customer development philosophies of Giff Constables Talking to Humans and Robert
Fitzpatricks The Mom Test, which place a heavier emphasis on ethnographic research. That

5
is, watching how people behave and how to understand that behavior, rather than asking
them how they behave or how they might behave in the future, which most people are
notoriously bad at accurately predicting (Gilbert, 2006).
While difficult, this was one of the assignments I felt most comfortable producing during
the M.E.T. program. Naturally, most of the assignments involved producing teaching
materials or how to apply learning theory to a classroom. As someone with no prior
classroom teaching experience, I consistently felt challenged to step outside of my comfort
zone to produce material with which I had no expertise. Producing a response to an RFP,
however, is something Ive done before. I believe its helped me improve on these skills for
the future through meeting the rigorous requirements outlined by the assignment.

V. Ethics - Candidates demonstrate the


contemporary professional ethics of the field as
defined and developed by the Association for
Educational Communications and Technology (p.
284).
505: Evaluation for Educational Technologists: RFP Proposal.
In the contexts of the Ethics substandard, the RFP Proposal artifact (defined above) reflects
several dimensions of professional ethics. It was chosen because it provides a clear
description of the deliverables, who will be producing them and what their qualifications
are for doing so, transparency on costs associated with the work including appropriate
hourly rates, and a promised schedule. In my professional life, all of these items are
requirements for a trustworthy business relationship. With clear expectations outlined and
set, work that goes out of scope or is not delivered is easier to renegotiate without either
party feeling that the other isnt living up to their promises.

STANDARD 2: CONTENT PEDAGOGY


Indicators
I. Creating - Candidates apply content pedagogy
to create appropriate applications of processes and

technologies to improve learning and performance


outcomes (p. 1).
542 - Technology Supported Project-Based Learning. A History of State and National Parks
Project
This artifact is a Project-Based Learning exercise created for 6th graders that asks learners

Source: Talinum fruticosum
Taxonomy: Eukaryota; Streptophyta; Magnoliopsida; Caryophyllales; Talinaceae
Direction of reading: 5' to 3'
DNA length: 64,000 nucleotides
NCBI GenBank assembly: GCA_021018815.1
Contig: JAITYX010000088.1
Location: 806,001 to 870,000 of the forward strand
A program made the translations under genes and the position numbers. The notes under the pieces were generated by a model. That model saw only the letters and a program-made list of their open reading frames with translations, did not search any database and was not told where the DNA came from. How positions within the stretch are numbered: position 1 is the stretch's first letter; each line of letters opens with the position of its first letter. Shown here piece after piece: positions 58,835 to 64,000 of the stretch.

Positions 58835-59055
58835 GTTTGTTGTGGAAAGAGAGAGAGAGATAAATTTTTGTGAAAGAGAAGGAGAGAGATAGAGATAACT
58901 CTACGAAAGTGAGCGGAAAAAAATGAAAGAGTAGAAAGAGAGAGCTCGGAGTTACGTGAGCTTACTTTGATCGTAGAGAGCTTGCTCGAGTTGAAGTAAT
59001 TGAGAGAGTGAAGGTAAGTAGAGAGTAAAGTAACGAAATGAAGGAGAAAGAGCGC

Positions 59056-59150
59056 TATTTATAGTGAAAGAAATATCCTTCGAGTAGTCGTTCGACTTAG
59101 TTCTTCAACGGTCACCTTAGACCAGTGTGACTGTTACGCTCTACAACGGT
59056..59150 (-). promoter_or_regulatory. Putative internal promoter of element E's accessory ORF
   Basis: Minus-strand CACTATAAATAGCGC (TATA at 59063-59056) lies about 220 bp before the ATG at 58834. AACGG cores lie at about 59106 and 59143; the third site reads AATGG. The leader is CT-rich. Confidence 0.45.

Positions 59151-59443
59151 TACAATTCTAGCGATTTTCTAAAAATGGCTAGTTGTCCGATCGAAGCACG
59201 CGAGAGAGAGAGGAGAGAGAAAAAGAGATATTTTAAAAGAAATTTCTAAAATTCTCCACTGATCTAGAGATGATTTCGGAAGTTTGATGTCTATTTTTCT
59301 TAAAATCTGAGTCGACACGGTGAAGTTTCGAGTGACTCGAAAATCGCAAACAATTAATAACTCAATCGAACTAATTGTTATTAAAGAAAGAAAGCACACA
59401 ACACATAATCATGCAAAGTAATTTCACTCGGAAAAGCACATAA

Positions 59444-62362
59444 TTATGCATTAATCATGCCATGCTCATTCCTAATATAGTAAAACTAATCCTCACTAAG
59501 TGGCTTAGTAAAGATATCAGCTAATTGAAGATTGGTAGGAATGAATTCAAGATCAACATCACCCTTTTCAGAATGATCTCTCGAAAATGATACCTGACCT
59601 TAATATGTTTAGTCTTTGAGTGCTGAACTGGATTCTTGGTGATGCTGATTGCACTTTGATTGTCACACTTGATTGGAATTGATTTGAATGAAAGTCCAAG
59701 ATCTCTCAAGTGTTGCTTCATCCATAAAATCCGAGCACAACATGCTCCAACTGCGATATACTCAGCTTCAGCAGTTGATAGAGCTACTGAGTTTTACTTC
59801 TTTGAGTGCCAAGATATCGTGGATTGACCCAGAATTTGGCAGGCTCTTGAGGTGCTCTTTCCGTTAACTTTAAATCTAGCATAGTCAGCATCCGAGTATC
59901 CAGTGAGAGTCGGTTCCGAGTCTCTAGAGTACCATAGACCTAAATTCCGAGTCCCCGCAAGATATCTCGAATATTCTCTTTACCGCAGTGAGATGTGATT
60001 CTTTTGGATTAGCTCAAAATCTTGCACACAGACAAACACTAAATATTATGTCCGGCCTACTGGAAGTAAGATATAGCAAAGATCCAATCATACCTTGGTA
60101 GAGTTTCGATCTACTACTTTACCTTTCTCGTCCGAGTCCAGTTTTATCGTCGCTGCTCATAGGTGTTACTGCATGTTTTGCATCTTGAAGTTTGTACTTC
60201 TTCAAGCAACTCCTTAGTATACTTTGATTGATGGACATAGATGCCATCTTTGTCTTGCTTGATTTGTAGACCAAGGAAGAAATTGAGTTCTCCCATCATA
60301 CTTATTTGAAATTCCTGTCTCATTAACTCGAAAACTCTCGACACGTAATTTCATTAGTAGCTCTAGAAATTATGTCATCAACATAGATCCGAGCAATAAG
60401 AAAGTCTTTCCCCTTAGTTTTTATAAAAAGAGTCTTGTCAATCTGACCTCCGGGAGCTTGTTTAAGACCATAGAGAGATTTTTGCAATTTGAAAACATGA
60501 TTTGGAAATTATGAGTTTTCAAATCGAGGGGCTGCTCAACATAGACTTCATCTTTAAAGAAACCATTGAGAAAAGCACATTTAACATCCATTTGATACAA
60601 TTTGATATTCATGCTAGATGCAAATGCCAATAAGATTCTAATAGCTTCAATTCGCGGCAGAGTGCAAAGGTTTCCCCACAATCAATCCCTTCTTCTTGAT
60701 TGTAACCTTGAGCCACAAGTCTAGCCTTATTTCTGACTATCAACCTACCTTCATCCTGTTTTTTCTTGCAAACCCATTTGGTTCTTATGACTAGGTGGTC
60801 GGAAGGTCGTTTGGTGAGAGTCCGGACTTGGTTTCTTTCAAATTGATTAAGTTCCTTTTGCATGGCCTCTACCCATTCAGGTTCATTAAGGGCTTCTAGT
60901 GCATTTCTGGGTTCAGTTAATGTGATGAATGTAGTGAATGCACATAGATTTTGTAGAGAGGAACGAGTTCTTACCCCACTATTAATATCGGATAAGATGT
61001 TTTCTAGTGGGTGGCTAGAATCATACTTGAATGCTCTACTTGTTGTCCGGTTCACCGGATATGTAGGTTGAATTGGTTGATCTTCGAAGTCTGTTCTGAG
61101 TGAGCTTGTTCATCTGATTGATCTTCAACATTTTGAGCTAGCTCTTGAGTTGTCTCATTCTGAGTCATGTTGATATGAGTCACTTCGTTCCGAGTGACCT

to explore, document, and reflect on an experience visiting a local state or national park.
Covered content areas help students practice 21st Century skills and multiple specific
Common Core standards, such as writing informative/explanatory texts to examine a topic
and convey ideas, concepts, and information (CCSS.ELA-LITERACY.W.6.2), conduct a short
research projects to answer a question, drawing on several sources and refocusing the
inquiry when appropriate (CCSS.ELA-LITERACY.W.6.7), and integrate visual information (e.g.,
in charts, graphs, photographs, videos, or maps) with other information in print and digital
texts (CCSS.ELA-LITERACY.RH.6-8.7). All of these objectives support some of the central
learning theories on the benefit of PBL instruction, notably that students are better able to
build understanding of skills and concepts when they are "connected to meaningful
problem-solving activities, and when student are helped to understand why, when, and
how those facts and skills are relevant" (Bransford, Brown, & Cocking, 2000). I believe this
artifact appropriately applies those learning theories in a technology context both in the
tools that learners are asked to use to complete the project, such as Google Docs and
Sheets, but also in the creation of the instruction.
For my professional life, the Project-Based Learning course exposed me to a new and
robust teaching methodology to which I had no previous experience. While many of the
actual student interactions would happen outside the scope of the products I produce,
there are nevertheless opportunities to support instructors who would like to integrate this
approach into their classrooms. This exercise has served as an example in numerous
instances where Ive sought to use existing platforms to create PBL support resources in
my products. That work is still ongoing, but the outcome looks positive.
534: Mobile App Development: Focused.
This artifact is a mobile application created using MITs App Inventor 2. Its intended for